Imagine a USB thumb drive that looks just like any other one, but is actually rigged to discharge a destructive amount of electricity to your enemies' computers, sort of like a lightning strike, burning the machine's inner components. That's the stuff of spy lore, or maybe just teenagers with a penchant for awful pranks.
Well, that device could be a reality—at least, if you believe a blog post written last month by a Russian engineer who goes by the pseudonym Dark Purple, who dubbed his creation the "USB Killer."
That blog post was then translated by a collaborative tech blog called Kukuruk Hub a few days ago, and since then it's gone viral, garnering widespread coverage from countless English-language websites.
Dark Purple's post, however, is kinda vague on what the device can actually achieve, and it's unclear he even tested it. (I could not reach Dark Purple, whoever that is, for comment.)
Regardless, electrical engineering experts are skeptical.
"I doubt anything will 'burn' visibly," David Vallancourt, a senior lecturer in circuits and systems at the Department of Electrical Engineering at Columbia University, told me in an email. "His device might indeed damage the USB port so it won't operate anymore. Maybe in a poorly designed piece of equipment it might take out a few other things inside too, but 'half the laptop burned down'? Unlikely."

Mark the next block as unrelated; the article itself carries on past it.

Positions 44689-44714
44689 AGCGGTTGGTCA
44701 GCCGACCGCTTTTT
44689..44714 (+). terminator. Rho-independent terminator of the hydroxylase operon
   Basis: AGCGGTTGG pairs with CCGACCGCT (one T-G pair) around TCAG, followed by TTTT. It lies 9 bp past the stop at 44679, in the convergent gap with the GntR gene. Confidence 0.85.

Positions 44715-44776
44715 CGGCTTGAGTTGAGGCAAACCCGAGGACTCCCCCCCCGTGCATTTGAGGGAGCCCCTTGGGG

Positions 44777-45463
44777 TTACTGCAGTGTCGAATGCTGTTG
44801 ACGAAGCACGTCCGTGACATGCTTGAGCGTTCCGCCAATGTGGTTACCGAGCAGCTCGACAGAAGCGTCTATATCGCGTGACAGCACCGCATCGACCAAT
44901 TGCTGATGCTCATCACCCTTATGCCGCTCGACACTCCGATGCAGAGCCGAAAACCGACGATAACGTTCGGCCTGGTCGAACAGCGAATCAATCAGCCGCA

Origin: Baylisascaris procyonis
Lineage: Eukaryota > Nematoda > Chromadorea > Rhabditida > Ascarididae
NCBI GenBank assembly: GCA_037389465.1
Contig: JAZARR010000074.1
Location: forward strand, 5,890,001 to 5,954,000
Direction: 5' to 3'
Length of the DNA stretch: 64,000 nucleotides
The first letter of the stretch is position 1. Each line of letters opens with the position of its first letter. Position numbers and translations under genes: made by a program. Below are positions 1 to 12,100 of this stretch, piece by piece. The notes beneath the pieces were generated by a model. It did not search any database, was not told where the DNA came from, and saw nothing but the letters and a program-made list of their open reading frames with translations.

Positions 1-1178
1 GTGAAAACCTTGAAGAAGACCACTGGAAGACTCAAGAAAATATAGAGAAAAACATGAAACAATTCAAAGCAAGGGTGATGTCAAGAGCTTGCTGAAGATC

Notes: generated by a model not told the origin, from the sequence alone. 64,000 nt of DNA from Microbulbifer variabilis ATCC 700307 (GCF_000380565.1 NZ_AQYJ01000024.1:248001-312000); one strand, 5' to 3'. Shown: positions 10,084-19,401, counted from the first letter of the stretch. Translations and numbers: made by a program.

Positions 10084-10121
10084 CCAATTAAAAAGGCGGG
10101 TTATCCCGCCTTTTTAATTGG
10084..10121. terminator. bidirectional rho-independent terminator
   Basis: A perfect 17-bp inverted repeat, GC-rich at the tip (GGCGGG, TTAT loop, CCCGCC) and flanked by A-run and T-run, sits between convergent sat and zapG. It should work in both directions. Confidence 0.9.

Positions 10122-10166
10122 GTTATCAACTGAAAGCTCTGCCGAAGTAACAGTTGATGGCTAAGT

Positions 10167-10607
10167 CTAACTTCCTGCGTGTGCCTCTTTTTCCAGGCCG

In theory, the USB Killer is designedto use its capacitors, which replace its normal hardware, to suck up and store energy from the computers' USB port. And, once it has collected enough energy, it drives it back to the system, discharging energy rapidly as many times as it can, until it damages the computer.
This is certainly possible in theory, according to both Vallancourt and Ken Mai, a senior systems scientist at Carnegie Mellon University's Electrical and Computer Engineering department.
"This USB attack is not something to be worried about, but don't try it at home."
But with the way computers are designed, its damage could be limited.
The USB Killer damaging a USB port would likely stop the flow of electricity and energy into the USB Killer, "and therefore end its ability to harm other components," Mai told me.
Moreover, depending on the specific design of the targeted computer, according to Mai, the damage could spread to the motherboard's "southbridge" chipset, which normally handles the peripherals but is usually not connected to the CPU. So it's only "a remote possibility" that this malicious USB drive could damage the CPU or the hard drive.
So much for "killer."
"The takeaway should be that this USB attack is not something to be worried about, but don't try it at home," Vallancourt said, adding that an easy way to test this would be to wire a wall outlet to a computer's USB port "and see what happens." (Vallancourt advised against actually trying that with your own computer.)
No matter if this device is real, you should still be very careful what you plug into your computer's USB ports. USB drives are well-known to carry viruses and malware, so much so that security experts recommend never using USB drives that you don't trust.
"Plugging unknown hardware into your PC is just a really bad idea."
"Plugging unknown hardware into your PC is just a really bad idea," Mai told me. "It's equivalent to finding a sandwich in the street and eating it. Or finding a jug labeled 'gas' in the street and pouring it into your car."
So folks, don't trust random USB drives. They might not fry or kill your computer, but they might infect it with spyware designed to steal your personal data, which could actually be worse than a damaged USB port.